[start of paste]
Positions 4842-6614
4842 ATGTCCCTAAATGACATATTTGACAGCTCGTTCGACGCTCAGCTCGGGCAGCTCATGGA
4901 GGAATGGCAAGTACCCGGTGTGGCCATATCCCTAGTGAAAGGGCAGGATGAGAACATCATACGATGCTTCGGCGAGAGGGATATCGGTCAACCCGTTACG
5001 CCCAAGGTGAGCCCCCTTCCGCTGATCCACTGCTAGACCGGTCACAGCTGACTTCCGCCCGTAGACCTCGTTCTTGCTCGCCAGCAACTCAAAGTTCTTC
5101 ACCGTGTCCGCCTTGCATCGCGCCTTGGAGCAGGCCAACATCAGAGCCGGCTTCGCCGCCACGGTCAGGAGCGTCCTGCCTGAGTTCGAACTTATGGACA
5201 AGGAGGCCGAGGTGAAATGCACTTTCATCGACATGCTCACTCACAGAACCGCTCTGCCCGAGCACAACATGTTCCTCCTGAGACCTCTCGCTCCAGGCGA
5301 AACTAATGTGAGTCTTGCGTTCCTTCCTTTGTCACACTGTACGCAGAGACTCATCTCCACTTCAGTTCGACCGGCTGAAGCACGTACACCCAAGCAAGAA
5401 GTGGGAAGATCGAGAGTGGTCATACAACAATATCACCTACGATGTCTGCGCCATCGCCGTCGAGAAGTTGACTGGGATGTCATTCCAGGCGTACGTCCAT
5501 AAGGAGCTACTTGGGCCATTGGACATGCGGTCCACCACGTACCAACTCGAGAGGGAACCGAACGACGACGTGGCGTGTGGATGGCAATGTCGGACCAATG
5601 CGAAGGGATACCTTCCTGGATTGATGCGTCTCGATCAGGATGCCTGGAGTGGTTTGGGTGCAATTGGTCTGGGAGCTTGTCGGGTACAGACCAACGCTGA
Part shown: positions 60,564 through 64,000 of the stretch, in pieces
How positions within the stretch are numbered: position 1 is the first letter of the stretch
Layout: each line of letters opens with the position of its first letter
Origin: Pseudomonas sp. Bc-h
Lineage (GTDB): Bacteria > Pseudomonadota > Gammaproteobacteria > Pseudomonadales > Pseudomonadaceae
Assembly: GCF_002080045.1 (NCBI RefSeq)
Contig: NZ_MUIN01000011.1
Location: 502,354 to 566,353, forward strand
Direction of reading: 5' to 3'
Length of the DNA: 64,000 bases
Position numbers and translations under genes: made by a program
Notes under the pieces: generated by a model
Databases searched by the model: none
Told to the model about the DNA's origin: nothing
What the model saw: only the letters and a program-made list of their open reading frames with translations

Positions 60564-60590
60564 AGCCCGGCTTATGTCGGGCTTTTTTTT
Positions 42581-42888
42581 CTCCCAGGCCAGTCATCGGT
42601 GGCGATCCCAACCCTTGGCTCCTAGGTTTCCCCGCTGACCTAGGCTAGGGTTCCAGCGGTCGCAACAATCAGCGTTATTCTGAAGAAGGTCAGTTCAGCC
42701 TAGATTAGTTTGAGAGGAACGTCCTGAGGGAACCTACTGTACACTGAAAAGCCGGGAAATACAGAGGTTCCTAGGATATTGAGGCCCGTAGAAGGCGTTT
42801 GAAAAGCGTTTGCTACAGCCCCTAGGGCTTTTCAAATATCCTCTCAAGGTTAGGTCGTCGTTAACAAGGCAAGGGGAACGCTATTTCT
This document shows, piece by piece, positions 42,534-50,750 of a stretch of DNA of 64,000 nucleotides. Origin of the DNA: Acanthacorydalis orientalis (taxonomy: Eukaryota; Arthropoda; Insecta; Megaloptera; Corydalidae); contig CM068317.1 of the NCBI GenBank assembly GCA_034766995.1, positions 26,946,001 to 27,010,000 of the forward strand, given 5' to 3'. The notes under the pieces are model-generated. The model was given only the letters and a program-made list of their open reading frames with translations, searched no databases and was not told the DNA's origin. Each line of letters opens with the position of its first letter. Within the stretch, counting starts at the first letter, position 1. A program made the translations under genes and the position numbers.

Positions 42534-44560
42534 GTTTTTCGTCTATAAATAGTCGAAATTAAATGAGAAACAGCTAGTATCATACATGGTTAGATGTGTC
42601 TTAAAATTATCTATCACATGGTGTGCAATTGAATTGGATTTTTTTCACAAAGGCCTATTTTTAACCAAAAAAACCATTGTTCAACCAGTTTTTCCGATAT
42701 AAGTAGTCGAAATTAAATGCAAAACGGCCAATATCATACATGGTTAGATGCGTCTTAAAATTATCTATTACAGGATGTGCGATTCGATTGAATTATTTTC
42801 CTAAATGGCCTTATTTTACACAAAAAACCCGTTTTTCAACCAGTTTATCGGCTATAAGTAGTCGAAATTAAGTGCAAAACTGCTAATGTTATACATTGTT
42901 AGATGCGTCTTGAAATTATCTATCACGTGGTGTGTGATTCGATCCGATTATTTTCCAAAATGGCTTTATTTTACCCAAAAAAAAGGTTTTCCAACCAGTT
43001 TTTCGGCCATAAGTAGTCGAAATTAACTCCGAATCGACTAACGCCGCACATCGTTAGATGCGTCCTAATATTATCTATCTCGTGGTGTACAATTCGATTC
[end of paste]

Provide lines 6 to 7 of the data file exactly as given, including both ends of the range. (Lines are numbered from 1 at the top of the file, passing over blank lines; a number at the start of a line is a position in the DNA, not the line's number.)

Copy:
5201 AGGAGGCCGAGGTGAAATGCACTTTCATCGACATGCTCACTCACAGAACCGCTCTGCCCGAGCACAACATGTTCCTCCTGAGACCTCTCGCTCCAGGCGA
5301 AACTAATGTGAGTCTTGCGTTCCTTCCTTTGTCACACTGTACGCAGAGACTCATCTCCACTTCAGTTCGACCGGCTGAAGCACGTACACCCAAGCAAGAA